On Monday September 16, I came home from my second visit to the psych ward after spending almost three weeks completely immobile and extremely suicidal. Luckily the immobility kept me from hurting myself and the hospital stay allowed the doctors to readjust my medications leaving me feeling more stable than I had in months. Unfortunately, the same day I left the hospital I walked into my home to find myself facing two family crises.
This was not the ideal way to leave the psych ward, but moms are here to take care of our families and I immediately went into the “I’ve got this” mode. And I did. I handled both problems with as much care as possible and started getting my life back in order at the same time. I started running and riding again. I started sleeping better again and I began to feel the sanity return.
But sanity is a funny thing. One minute we are feeling like we have got it all together and the next we receive a phone call that knocks us on our ass.
For me the phone call came on that same Friday- four days after leaving the psych ward. Since that phone call I have spent my days traveling between NYC and the hospital to visit a member of our family at every allowed opportunity. It was not an easy week but I did something that many of us runners do. I relied on exercise to keep me sane. Unfortunately, because my packing took all of three minutes I left the house without running clothes or proper running shoes, but each day I walked.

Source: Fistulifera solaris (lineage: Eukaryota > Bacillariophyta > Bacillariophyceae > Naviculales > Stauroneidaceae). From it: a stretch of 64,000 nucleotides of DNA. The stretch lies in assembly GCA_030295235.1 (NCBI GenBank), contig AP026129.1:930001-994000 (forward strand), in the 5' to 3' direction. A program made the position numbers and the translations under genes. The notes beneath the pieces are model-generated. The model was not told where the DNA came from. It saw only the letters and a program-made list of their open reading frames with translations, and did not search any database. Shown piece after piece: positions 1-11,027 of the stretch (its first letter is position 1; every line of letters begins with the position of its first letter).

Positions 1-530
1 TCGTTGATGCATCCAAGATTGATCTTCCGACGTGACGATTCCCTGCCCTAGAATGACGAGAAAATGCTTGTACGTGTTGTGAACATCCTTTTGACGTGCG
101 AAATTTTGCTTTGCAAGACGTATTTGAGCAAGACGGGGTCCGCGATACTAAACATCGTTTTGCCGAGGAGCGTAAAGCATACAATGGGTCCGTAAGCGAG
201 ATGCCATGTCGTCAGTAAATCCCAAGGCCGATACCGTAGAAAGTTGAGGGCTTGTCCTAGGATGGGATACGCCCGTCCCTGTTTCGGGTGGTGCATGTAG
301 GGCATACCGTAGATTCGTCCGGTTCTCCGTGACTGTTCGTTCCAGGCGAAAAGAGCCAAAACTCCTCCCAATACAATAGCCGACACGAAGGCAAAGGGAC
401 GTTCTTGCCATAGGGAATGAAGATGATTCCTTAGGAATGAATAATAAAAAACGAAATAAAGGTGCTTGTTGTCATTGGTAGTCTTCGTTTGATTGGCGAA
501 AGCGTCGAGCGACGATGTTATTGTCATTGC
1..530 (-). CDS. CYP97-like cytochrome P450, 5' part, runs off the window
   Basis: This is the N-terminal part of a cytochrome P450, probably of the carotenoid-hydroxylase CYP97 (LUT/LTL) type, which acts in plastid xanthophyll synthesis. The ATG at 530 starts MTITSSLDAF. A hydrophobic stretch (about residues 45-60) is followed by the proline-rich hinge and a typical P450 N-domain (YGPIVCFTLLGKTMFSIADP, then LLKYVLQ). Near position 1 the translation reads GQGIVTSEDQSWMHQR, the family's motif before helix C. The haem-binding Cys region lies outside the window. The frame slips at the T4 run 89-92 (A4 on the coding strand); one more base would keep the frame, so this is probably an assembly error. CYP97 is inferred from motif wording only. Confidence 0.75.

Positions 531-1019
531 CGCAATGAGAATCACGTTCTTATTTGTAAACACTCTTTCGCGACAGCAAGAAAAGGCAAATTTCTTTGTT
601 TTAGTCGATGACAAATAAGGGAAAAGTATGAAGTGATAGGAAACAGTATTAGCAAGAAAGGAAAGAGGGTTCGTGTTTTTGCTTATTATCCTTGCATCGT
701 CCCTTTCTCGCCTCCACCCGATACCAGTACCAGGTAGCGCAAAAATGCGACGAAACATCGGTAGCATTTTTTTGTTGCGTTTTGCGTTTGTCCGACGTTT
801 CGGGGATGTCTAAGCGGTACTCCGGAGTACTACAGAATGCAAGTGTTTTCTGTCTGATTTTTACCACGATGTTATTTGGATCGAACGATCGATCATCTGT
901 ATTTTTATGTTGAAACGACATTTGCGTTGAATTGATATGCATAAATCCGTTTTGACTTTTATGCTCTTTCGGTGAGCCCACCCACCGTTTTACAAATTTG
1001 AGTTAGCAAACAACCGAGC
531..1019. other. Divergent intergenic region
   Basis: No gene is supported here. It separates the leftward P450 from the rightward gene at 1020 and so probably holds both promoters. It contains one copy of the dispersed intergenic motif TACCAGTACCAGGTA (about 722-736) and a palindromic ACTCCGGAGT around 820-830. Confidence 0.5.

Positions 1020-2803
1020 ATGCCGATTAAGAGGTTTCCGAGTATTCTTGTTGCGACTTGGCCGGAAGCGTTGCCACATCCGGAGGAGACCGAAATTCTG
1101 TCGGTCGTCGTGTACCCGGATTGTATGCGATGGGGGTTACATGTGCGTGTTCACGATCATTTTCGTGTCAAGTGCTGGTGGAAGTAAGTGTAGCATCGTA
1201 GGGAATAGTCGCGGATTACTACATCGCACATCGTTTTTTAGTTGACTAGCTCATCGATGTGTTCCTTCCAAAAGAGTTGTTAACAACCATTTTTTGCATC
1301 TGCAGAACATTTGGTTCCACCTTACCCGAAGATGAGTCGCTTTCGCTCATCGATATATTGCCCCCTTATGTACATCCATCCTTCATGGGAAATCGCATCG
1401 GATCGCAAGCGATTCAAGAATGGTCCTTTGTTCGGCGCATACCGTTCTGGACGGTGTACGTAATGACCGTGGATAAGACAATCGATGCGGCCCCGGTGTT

I walked across the Brooklyn Bridge for the first time and was so thrilled by the experience that I cried.
I walked past the Flat Iron Building and realized why it is such an icon.
I walked along the Hudson River and let my worries float along with the flow of the river.
Each day, before I boarded the train I walked and each night as I arrived back in the city I walked.
I walked and walked and walked. And with each step I let go of a little of the pain and I found that I was able to keep my sanity even as I teetered on the edge of insanity. I was able to support our family member who needed supporting without filling him with my fears, anxieties and depression because I left it on the walk each day.
Today I received a report from my Fitbit.
Although the actual numbers, almost 70 miles walked, surprised me at first, when I thought about it I realized how much sense it made. The numbers don’t lie. They show the stress and pain that was released. They show the sanity I held onto and the insanity I let flow out of me.
It was not an easy week, but as any runner knows, it was a week that was made easier by moving forward, putting one foot in front of the other and not looking back.